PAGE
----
“We’d been in America just three months when the horse ran over me.” With an opening line like that, it’s safe to say that it’s impossible not to be intrigued, and eventually completely seduced, by the charms of The Ice Cream Queen of Orchard Street. This is Susan Jane Gilman’s multi decades sprawling novel about Malka Treynovsky, a Russian Jewish immigrant who would go on to become known as Lillian Dunkle, the dairy royal of the book’s title. With a picaresque tone and first person narration reminiscent of Charles Dickens, Gilman’s novel is a delightful chronicle of New York history as seen through the eyes of the kind of person who built it and turned it into what it eventually became.
Narrated by Lillian in her ‘80s, as she looks back on her life, the book presents us with a narrator who is unreliable because sometimes she fails to see how blind she can be to the way in which her actions affect others. She refers to the readers as “darlings”, and as such embodies the infectious joie de vivre of someone in the vein of Auntie Mame or Holly Golightly; two iconic popular culture storytellers who knew a story was only worth telling when it had the right flair to go along with it.
We follow Lillian’s struggles as a child whose parents were trying too hard to make a new life for their family and had little time to work on things modern society regards highly, such as self esteem. “With a face like yours, no one may ever marry you” says Lillian’s mother to her when she is barely six years old and more than that, has been given the very adult responsibility of keeping the whole family savings safe as they embark on their journey across the ocean. Instructed by her mother to yell if someone tries to steal their money, Lillian shares the story with gleeful abandonment, perhaps little aware that such anecdotes were the ones who would shape her and make her such an ambitious entrepreneur later in life.
What Lillian never loses along the way is her capacity for awe and gratefulness. “My grandson calls 1913 ‘the olden days’”, she explains, “but the year our family arrived in America, New York City already had its first skyscrapers, its first rickety cars, its first subway lines running beneath Broadway. Bridges were garlanded with electric lights. Already it was a great, throbbing, concrete heart.” Even though by the time we meet her she’s facing prison time for tax evasion, it seems as if she can’t help but be in awe of the life she has carved out for herself.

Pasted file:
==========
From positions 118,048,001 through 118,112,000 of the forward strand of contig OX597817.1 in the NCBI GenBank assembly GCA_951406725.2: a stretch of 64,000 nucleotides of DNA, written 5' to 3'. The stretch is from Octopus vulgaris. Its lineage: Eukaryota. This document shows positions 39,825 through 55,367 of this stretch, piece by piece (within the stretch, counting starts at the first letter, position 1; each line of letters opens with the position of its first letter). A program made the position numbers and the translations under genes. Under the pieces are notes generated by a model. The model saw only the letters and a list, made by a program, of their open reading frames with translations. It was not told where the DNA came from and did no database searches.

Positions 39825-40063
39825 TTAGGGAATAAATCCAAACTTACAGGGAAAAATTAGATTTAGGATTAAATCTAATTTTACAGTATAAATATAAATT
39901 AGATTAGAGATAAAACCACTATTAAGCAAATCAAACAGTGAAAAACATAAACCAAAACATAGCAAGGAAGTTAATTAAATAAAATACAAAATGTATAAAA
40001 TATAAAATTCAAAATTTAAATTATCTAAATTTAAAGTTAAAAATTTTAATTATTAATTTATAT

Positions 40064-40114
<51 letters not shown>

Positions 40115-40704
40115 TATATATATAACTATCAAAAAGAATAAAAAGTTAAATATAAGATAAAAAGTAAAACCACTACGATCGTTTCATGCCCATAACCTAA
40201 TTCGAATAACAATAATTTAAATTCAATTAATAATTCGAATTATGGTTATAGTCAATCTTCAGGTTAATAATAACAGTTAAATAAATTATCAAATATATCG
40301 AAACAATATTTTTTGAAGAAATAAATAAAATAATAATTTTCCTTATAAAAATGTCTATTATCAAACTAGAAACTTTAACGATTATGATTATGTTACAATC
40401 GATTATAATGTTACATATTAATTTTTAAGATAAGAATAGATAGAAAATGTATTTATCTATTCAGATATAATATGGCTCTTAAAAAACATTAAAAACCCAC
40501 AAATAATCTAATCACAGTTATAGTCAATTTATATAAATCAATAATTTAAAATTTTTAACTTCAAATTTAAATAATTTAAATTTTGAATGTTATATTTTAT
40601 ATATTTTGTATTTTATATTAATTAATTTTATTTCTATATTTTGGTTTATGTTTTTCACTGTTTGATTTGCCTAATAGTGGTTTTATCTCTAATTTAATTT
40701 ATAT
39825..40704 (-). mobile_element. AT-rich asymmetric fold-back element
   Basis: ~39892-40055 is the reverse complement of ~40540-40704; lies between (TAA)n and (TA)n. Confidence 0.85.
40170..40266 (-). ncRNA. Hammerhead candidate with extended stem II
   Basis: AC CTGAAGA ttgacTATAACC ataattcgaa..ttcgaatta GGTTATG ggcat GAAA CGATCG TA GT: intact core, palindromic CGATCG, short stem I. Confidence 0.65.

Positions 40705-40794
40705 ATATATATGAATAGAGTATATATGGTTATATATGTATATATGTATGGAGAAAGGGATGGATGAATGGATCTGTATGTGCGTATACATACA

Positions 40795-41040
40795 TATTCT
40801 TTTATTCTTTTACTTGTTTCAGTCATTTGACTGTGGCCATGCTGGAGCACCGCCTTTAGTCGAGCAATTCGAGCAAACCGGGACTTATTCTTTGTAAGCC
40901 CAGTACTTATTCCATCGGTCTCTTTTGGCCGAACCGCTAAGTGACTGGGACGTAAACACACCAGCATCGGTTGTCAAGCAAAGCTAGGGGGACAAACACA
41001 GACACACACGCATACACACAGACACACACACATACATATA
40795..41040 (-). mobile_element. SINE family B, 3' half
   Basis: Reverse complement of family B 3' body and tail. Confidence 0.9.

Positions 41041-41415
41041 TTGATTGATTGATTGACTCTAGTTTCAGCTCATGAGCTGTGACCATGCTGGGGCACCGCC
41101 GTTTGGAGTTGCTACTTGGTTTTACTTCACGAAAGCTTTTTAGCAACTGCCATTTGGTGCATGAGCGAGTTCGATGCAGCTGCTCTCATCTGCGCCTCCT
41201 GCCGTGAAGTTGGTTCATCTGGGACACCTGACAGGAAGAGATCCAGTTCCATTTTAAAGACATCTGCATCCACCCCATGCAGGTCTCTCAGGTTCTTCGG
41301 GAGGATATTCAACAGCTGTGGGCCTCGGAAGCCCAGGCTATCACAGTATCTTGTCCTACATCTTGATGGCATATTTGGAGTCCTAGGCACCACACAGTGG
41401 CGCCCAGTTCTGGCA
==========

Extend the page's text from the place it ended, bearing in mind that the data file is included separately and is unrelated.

We see how the very incident that opens the book marks her destiny forever, as Salvatore Dinello, the Italian ice vendor who runs her over ends up adopting her in order to appease his guilt, little aware that in doing so he was changing the future of his family business forever. Malka learns the ice cream trade and becomes a shrewd businesswoman who seizes opportunity whenever she finds it, and has little reservations about doing wrongful things in the name of her business.
Her tenacity and drive for survival are admirable in an Scarlett O’Hara kind of way. Gilman doesn’t really care much if we judge her heroine harshly, and for that alone, the novel is worthy of much praise. As Malka turns into Lillia,n we see reflected the idea of the American dream and how the fulfillment of its promises depends exclusively on how much you’re willing to sacrifice. Lillian leaves behind her family and her past (not that her biological family loved her that much anyway) and adopts traits from the culture that has been kind to her and from which she can extract the most benefits. When she eventually falls in love with a man who looks like a matinee idol (Errol Flynn to be more precise), but has dyslexia and stutters, we can’t help but be reminded of the way in which her mom made fun of her looks. We root for Lillian to win over this dreamboat of a man.
Gilman is a talented writer who makes Lillian seem like a real figure in American history. By weaving trivia about the history of ice cream into Lillian’s biography, which never feels like filler, we finish reading The Ice Cream Queen of Orchard Street half expecting the heroine’s name to pop up in actual historical conversations. Lillian’s rise and fall, her battles with kleptomania, alcoholism and arrogance, is almost parallel to other great stories which literature has usually reserved for men. The Ice Cream Queen of Orchard Street is sweet where it could’ve been corny, epic where it could’ve been overlong and enchanting where it could’ve been contrived.
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